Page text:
Summary of The Precariat

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Guy Standing, professor of development studies at the University of London, offers an unprecedented, necessary and articulate examination of a dominant, crucial consequence of globalization: the creation and maintenance of a seemingly permanent, worldwide, growing underclass of migrant, underpaid, exploited, short-term workers, the “precariat.” Their jobs and social positions are just that: precarious. This group includes millions of people from rural China who flock to the cities to work for low wages, women in many places working service jobs without contracts, and youth disenfranchised by a lack of opportunities for a career or even a stable job. Standing explains how globalization forced them into this way of life and argues for their reintegration into mainstream society. While always politically neutral, getAbstract recommends his important, eye-opening and groundbreaking report to students, NGO officials, policy makers, CEOs, HR personnel, and anyone delving into business, politics and the consequences of globalization.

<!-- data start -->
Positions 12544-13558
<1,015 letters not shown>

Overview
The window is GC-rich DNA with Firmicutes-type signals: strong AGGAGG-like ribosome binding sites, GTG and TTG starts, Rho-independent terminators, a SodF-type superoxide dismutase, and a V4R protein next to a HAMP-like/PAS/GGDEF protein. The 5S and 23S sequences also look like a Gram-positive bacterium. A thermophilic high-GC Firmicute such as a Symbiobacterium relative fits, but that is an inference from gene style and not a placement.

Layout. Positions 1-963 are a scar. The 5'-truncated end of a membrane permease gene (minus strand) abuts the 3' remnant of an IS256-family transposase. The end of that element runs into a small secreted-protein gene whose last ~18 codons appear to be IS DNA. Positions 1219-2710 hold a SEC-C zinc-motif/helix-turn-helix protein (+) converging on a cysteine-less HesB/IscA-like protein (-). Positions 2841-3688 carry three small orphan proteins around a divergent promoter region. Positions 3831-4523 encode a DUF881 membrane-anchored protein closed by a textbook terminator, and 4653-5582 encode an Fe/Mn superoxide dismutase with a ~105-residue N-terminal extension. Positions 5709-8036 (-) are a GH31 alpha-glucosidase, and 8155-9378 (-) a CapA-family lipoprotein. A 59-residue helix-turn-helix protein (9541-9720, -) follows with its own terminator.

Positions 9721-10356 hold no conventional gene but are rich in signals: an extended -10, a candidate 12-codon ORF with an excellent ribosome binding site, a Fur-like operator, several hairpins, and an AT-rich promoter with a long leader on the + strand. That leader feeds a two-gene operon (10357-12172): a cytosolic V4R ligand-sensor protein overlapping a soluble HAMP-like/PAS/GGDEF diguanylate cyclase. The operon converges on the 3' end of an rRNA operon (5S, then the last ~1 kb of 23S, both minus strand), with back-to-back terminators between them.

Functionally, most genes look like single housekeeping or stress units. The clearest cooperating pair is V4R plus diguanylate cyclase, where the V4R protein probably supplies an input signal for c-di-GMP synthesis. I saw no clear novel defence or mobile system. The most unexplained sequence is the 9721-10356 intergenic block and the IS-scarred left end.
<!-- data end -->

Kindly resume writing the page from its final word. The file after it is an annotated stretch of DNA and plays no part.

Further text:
In this summary, you will learn

  • How neoliberal policies and globalization contribute to the growth of the “precariat,”
  • Who belongs to the precariat,
  • How the precariat lives and works and
  • How a “basic income” might free the precariat from a life of uncertainty.
 

About the Author

Professor of Development Studies at the School of Oriental and African Studies (SOAS) at the University of London, Guy Standing also wrote A Precariat Charter and Basic Income: A Transformative Policy for India.

 

Summary

Neoliberals, Globalization and Emerging Social Classes
The 1980s ushered in the age of neoliberal economic philosophy, which holds that the marketplace should infiltrate “all aspects of life” and that competition must drive every decision. Neoliberals oppose labor unions, state control...

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    James Lester 8 months ago
    This is just socialist propaganda. Why not pursue the truth?
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    Eduardo Cormons 2 years ago
    Excellent analysis, the proposed "basic income", a noble idea, is extremely dangerous in the hands of populist governments.

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